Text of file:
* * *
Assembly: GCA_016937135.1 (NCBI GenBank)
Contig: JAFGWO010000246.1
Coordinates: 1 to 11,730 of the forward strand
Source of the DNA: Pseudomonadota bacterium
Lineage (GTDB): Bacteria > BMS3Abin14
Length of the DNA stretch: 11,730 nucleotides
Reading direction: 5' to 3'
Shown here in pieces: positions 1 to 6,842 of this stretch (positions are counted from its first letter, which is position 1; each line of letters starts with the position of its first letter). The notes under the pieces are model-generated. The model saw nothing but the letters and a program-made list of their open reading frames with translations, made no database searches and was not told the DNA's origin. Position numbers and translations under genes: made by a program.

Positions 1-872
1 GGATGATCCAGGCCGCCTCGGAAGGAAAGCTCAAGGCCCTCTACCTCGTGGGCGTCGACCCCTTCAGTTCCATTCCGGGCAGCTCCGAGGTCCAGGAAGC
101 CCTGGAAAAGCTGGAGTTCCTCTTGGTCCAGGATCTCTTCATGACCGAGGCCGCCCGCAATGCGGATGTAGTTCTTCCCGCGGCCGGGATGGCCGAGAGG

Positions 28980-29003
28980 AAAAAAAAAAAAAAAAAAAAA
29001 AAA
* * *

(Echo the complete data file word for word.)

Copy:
Assembly: GCA_016937135.1 (NCBI GenBank)
Contig: JAFGWO010000246.1
Coordinates: 1 to 11,730 of the forward strand
Source of the DNA: Pseudomonadota bacterium
Lineage (GTDB): Bacteria > BMS3Abin14
Length of the DNA stretch: 11,730 nucleotides
Reading direction: 5' to 3'
Shown here in pieces: positions 1 to 6,842 of this stretch (positions are counted from its first letter, which is position 1; each line of letters starts with the position of its first letter). The notes under the pieces are model-generated. The model saw nothing but the letters and a program-made list of their open reading frames with translations, made no database searches and was not told the DNA's origin. Position numbers and translations under genes: made by a program.

Positions 1-872
1 GGATGATCCAGGCCGCCTCGGAAGGAAAGCTCAAGGCCCTCTACCTCGTGGGCGTCGACCCCTTCAGTTCCATTCCGGGCAGCTCCGAGGTCCAGGAAGC
101 CCTGGAAAAGCTGGAGTTCCTCTTGGTCCAGGATCTCTTCATGACCGAGGCCGCCCGCAATGCGGATGTAGTTCTTCCCGCGGCCGGGATGGCCGAGAGG

Positions 28980-29003
28980 AAAAAAAAAAAAAAAAAAAAA
29001 AAA